Dutch farmers against CETA Canadian-European Union treaty

This 18 September video from the European Parliament says about itself:

Luke ‘Ming’ Flanagan: Fighting climate change and CETA are incompatible

According to Wikipedia:

Luke ‘Ming’ Flanagan (born 22 January 1972) is an Irish politician who has been a Member of the European Parliament (MEP) from Ireland for the Midlands–North-West constituency since 2014. He is an Independent, but sits in parliament with the European United Left–Nordic Green Left.

Translated from Dutch NOS TV today:

Farmers are calling on MPs to vote against a treaty with Canada

Dutch farmers are calling on MPs to vote against the CETA trade agreement, which the European Union has concluded with Canada. They fear unfair competition and market disruption. The farmers receive support from GroenLinks party leader Jesse Klaver, he said in the Buitenhof TV program.

The Dutch Dairy Farmers’ Union (NMV) and the Dutch Agricultural Union (NAV) are, eg, afraid of unfair competition for Dutch farmers. According to them, the European market will be opened for Canadian products, which do not have to meet the same requirements for animal welfare or sustainability, for example.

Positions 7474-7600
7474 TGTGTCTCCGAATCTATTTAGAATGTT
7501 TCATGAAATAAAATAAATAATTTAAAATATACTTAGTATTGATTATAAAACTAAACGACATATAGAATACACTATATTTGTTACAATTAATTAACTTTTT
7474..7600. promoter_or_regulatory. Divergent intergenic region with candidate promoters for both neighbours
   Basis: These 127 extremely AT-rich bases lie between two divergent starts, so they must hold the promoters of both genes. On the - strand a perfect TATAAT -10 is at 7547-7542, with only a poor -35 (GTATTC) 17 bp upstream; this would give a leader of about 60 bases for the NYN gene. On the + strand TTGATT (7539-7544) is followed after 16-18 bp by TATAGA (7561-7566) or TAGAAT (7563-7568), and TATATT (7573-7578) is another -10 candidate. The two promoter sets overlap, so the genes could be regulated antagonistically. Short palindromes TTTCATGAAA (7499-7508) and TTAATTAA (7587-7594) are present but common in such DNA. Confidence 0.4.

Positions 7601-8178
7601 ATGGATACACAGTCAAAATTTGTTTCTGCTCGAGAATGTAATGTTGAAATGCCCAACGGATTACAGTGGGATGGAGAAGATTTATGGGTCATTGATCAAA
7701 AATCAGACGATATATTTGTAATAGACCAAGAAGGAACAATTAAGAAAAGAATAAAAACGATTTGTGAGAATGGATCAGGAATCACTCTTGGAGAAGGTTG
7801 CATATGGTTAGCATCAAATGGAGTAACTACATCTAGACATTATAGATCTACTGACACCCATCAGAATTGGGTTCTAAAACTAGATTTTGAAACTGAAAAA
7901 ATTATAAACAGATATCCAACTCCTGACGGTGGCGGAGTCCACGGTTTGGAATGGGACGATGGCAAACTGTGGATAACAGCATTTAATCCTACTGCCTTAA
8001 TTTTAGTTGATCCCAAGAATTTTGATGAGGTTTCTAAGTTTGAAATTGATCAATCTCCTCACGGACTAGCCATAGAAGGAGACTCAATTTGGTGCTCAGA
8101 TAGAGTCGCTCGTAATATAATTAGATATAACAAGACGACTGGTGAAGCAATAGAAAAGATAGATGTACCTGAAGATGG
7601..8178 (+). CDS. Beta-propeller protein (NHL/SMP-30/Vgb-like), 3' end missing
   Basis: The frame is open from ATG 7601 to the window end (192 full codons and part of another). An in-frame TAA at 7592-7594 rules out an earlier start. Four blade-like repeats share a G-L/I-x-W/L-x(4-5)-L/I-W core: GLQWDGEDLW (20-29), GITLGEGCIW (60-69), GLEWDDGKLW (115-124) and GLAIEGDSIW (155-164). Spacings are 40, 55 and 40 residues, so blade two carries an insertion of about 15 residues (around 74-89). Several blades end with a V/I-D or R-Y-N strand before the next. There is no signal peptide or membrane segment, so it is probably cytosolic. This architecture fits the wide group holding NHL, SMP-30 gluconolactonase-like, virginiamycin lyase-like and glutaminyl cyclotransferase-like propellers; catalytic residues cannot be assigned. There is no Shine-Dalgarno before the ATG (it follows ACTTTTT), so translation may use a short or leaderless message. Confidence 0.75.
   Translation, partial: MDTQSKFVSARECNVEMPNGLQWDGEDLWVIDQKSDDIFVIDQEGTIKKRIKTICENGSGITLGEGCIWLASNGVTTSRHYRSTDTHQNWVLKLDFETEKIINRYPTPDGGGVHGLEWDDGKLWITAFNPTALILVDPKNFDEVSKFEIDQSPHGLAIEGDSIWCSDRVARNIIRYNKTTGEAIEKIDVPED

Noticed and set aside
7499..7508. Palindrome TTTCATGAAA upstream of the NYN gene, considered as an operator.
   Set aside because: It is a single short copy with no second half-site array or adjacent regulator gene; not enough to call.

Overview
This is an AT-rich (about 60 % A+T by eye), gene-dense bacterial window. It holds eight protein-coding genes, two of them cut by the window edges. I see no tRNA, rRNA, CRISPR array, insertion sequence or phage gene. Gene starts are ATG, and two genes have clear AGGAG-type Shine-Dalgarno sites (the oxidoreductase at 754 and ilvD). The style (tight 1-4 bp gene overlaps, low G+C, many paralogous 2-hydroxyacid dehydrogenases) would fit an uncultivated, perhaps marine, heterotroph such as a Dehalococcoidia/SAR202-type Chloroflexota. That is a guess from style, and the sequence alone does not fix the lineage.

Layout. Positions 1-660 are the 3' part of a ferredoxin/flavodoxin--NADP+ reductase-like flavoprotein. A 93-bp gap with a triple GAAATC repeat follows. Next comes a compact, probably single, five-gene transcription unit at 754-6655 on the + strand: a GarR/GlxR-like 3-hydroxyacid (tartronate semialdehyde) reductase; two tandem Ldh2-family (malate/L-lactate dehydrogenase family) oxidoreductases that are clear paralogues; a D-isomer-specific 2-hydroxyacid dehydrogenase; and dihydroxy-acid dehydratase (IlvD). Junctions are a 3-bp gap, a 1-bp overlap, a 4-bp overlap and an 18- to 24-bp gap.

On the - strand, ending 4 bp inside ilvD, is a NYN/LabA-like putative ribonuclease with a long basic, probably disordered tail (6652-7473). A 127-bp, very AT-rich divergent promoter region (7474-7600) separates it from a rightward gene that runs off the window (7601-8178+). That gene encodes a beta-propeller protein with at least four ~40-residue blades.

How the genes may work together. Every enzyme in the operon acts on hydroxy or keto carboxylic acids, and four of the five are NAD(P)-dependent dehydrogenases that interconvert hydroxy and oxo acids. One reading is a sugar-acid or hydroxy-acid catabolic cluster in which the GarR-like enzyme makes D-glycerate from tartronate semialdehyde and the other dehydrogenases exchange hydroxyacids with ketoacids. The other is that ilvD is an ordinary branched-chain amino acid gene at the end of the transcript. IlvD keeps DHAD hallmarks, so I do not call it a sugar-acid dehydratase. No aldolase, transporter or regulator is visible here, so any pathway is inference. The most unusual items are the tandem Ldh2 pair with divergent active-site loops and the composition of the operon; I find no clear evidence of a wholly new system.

“If the Netherlands plays football against Canada, we also think it is logical that both parties have the same rules. So it is not surprising that we as food producers also demand that”, said Keimpe van der Heide (NAV) in Buitenhof. He cited the use of hormones as an example, which is permitted in Canada for meat production. “That meat then will come on the market here.”

According to Hans Geurts (NMV), farmers worldwide are being played off against each other by the treaty. “This [so called] free trade gone wild and fair prices don’t go together,” he says.

Unexpeted coalition

According to Klaver, the fact that GroenLinks joins the farmers as a sort of ‘opportunity coalition’ is logical. According to him, stopping CETA means gains for both farmers and the climate.

Klaver hopes to get enough MPs to vote against the treaty that this fall is suposed to be ratified by the Lower and Upper Houses. “The government has not yet been able to secure a majority for this treaty,” he said. …

Part of the treaty already entered into force at the end of 2017.

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